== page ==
China’s Desperate Battle Against Separatist Terrorism

Zunyou Zhou writes: Thailand’s police have linked the August 17 bomb attack on the Erawan Shrine, a popular tourist attraction in Bangkok, to Uighurs, a largely Muslim ethnic group some of whom have been fleeing Chinese rule. The bombing killed 20 people, including seven Chinese tourists, and injured more than 100 others. Nobody has claimed responsibility for one of the worst terrorist incidents in recent Thai history.

Two men are currently in Thai custody: one is an ethnic Uighur carrying a Chinese passport while the other’s nationality hasn’t been confirmed. Thai police and security analysts have said that the perpetrators may have sought retaliation for Thailand’s forced repatriation to China of more than 100 Uighurs in July or for Bangkok’s crackdown on a human smuggling ring that had transported Uighurs from China to Turkey.

If the Thai allegation proves to be true, the blast would mark a rare spillover of violence related to Uighurs outside China. This attack would add a new dimension to the serious issue of terrorism in China, with significant security implications not only for China but also for Turkey, Thailand and other transit countries in connection with the movement of Uighurs.

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Uighurs are a Turkic-speaking minority group who call China’s far-western Xinjiang region home. Overseas-based exile groups and campaigners say that Uighurs face brutal repression in China; Beijing denies any religious or cultural discrimination and maintains that its policies help bring stabilityand prosperity to Xinjiang.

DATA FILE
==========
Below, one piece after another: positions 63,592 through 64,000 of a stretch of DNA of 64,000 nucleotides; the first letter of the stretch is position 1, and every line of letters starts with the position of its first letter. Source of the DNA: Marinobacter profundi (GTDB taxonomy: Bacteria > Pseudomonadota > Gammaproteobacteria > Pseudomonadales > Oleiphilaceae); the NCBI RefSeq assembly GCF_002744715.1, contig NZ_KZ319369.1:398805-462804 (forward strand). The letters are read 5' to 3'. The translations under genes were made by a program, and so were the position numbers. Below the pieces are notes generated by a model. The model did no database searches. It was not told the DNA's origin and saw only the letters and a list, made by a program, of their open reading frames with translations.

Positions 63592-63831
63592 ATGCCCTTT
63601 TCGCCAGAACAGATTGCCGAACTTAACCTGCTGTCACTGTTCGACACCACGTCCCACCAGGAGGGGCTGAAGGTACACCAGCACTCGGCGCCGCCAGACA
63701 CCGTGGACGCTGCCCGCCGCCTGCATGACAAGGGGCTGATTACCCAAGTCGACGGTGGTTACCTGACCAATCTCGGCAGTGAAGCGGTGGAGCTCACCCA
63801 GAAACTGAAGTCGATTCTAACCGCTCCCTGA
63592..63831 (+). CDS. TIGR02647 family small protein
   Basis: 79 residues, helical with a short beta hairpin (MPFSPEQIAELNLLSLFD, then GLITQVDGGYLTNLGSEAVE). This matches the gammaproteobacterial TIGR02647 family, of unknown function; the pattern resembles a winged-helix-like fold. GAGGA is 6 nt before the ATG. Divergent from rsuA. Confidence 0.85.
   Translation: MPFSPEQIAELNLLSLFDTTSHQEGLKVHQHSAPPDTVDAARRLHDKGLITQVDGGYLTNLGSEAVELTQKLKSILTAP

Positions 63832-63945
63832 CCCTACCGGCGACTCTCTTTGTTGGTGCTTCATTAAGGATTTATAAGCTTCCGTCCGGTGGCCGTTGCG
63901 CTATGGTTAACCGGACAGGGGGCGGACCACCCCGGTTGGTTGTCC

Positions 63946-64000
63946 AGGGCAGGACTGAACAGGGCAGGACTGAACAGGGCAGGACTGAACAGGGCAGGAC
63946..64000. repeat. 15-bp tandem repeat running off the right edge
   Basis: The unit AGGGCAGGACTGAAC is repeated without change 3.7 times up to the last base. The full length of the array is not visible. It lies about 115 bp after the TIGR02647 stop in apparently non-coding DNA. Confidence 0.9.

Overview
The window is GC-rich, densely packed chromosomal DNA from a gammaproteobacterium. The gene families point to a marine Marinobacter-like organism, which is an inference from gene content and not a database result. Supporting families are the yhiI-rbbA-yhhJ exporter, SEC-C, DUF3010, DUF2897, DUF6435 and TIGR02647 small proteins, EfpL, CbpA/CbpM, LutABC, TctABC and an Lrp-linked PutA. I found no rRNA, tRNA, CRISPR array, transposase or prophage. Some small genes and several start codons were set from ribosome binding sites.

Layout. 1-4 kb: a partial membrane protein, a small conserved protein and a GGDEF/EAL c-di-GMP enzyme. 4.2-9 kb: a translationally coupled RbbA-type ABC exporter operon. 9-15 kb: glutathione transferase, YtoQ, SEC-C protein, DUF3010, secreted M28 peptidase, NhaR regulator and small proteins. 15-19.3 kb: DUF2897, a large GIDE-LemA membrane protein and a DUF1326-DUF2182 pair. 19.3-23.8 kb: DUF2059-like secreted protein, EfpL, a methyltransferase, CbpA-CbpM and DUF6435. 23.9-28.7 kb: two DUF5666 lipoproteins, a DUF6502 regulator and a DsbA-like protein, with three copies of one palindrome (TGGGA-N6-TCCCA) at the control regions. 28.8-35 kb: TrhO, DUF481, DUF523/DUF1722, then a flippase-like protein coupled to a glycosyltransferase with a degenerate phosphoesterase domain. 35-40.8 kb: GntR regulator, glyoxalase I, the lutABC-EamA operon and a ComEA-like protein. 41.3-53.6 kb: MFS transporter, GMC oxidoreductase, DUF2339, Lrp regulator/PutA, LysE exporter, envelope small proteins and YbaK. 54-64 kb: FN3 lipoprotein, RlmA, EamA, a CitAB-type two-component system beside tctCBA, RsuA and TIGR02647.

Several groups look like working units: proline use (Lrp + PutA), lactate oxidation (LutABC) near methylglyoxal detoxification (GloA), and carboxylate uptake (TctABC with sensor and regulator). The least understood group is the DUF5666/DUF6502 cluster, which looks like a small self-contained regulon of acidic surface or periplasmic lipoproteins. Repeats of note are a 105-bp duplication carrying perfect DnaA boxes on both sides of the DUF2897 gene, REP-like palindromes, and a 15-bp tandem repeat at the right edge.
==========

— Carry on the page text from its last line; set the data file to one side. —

[Read the full story here, at WSJ]

Since 2008, China has faced an increasing number of violent attacks which Beijing has blamed on Uighur separatists connected to overseas terrorist organizations. The violence had typically been confined to Xinjiang until October 2013 when a jeep careened onto the sidewalk near Beijing’s Tiananmen Square, killing two pedestrians and injuring more than 40 others; the three perpetrators set the vehicle on fire, taking their lives.

Several months later, a handful of Uighurs mounted a mass knifing at a train station in the southwestern city of Kunming, leaving at least 29 civilians dead and more than 140 others wounded. Beijing said the perpetrators were separatists who had carried out the attack after they failed to flee China for Southeast Asia.

In recent years, many Uighurs have traveled secretly via Southeast Asia to Turkey, a country that views Uighurs as part of a broad Turkic-speaking family and shelters a large Uighur diaspora. Beijing contends that hundreds of Uighurs – including some who have fled to Turkey – have joined the Islamic State, or IS, a notorious terrorist group in Syria and Iraq, and that some of these battle-hardened fighters may return to China to commit acts of terrorism. Following the Kunming massacre, China launched a counterterrorism campaign in Xinjiang and a special crackdown on human smuggling along its southwest border in order to prevent “jihadi migration.”….(read more)

Source: WSJ

Zunyou Zhou is a counter-terrorism law expert at Germany’s Max Planck Institute for Foreign and International Criminal Law. He has written widely on German and Chinese criminal law and anti-terror legislation, and since 2012 has been the head of the Institute’s China section. 

 


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